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pidof command

Find out if service / server running in chrooted jail or not under Linux

Chrooted jail allows run command or service such as http / mysql / postfix with special root directory i.e. chroot changes the root directory for application. The biggest benefit is a service that is re-rooted to another directory cannot access files outside that directory. Basically you are going to set service in sandbox. Chrooting offers the following 2 benefits:

[a] Service Isolation

[b] Privilege Separation

But how do you find out if service / server is chrooted or not under Linux?

Simply run ls -ld command on /proc/MAIN-PID/root directory.

For example, find out if httpd chrooted or not:
pidof httpd


Run ls command:
ls -ld /proc/23456/root

lrwxrwxrwx 1 root root 0 Sep 10 02:52 /proc/23456/root -> /wwwdata

Find out if postfix is chrooted or not (PID 4645):
ls -ld /proc/4645/root
lrwxrwxrwx 1 root root 0 Sep 10 02:59 /proc/4645/root -> /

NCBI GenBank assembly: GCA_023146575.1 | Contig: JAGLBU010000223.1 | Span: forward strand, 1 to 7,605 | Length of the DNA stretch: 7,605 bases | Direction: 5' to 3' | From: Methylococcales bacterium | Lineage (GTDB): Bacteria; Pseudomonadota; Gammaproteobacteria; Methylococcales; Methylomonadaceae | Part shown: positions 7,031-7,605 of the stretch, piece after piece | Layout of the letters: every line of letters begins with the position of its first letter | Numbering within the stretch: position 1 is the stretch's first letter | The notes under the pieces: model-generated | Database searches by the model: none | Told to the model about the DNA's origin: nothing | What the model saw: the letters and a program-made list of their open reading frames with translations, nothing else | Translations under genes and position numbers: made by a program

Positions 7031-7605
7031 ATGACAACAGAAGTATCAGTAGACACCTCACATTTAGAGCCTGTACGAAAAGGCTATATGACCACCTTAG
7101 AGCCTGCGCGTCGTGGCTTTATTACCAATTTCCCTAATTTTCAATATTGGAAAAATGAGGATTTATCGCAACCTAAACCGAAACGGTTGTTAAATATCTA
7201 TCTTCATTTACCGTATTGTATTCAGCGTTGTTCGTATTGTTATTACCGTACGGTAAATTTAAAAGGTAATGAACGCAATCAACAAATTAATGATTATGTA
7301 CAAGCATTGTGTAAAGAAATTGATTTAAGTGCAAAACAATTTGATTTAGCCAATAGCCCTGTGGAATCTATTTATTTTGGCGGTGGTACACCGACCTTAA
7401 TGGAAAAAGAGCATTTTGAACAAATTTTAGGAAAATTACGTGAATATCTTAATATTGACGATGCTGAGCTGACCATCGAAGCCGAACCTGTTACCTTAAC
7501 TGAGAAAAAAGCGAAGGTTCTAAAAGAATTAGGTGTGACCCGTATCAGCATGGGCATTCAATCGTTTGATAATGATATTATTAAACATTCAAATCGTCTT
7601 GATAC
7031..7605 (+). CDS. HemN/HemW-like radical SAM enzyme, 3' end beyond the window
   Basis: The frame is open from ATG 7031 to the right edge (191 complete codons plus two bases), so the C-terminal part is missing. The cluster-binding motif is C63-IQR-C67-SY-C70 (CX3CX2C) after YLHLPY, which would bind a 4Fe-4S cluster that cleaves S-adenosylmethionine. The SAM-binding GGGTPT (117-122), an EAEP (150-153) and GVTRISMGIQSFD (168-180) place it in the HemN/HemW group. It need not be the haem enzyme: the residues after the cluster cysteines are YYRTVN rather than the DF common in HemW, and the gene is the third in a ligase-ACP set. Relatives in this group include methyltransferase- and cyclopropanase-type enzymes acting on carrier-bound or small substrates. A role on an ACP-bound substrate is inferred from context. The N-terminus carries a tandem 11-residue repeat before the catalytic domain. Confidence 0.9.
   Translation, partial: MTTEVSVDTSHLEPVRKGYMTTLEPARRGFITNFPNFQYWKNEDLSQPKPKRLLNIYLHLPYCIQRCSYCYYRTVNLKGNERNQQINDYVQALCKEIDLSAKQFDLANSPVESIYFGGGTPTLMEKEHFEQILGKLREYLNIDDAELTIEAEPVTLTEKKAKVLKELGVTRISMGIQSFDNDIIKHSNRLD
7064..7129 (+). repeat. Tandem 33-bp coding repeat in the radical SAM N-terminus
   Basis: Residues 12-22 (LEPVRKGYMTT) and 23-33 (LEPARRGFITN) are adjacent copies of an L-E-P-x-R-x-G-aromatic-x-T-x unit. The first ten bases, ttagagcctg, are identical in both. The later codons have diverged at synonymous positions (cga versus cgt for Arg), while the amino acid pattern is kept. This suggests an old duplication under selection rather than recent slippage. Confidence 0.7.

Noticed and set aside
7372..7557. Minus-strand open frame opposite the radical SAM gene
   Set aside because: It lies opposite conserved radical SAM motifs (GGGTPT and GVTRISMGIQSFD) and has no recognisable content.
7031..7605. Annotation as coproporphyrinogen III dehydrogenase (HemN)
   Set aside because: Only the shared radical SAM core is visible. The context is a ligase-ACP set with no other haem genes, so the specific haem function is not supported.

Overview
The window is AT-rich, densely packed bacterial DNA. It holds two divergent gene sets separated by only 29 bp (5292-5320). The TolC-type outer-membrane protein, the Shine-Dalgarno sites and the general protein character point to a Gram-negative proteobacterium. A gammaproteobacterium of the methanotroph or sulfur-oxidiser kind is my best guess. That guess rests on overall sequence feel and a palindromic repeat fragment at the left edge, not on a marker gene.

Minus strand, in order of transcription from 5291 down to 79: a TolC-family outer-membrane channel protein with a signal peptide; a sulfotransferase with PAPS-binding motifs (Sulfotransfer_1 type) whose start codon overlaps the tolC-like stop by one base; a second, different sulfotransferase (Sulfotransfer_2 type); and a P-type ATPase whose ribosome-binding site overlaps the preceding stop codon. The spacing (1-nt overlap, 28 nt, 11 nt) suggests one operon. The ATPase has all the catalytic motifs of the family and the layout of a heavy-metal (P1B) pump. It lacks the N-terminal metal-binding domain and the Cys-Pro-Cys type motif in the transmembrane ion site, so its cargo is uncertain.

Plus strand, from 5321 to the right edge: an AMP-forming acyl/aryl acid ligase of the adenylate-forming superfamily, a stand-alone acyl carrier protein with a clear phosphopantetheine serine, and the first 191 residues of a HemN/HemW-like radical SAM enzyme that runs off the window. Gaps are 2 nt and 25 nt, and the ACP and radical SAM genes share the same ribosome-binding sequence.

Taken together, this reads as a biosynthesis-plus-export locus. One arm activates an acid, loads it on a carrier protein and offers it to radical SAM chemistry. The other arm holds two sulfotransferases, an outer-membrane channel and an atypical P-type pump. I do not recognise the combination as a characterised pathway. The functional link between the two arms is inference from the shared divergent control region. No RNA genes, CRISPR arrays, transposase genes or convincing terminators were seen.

The PID 4645 pointing out to / (root) i.e. the root directory for application is not changed or chrooted. This is a quick and dirty way to find out if application is chrooted or not w/o opening configuration files.

Linux: Find Out How Many File Descriptors Are Being Used

While administrating a box, you may wanted to find out what a processes is doing and find out how many file descriptors (fd) are being used. You will surprised to find out that process does open all sort of files:
=> Actual log file

=> /dev files

=> UNIX Sockets

=> Network sockets

=> Library files /lib /lib64

=> Executables and other programs etc

In this quick post, I will explain how to to count how many file descriptors are currently in use on your Linux server system.
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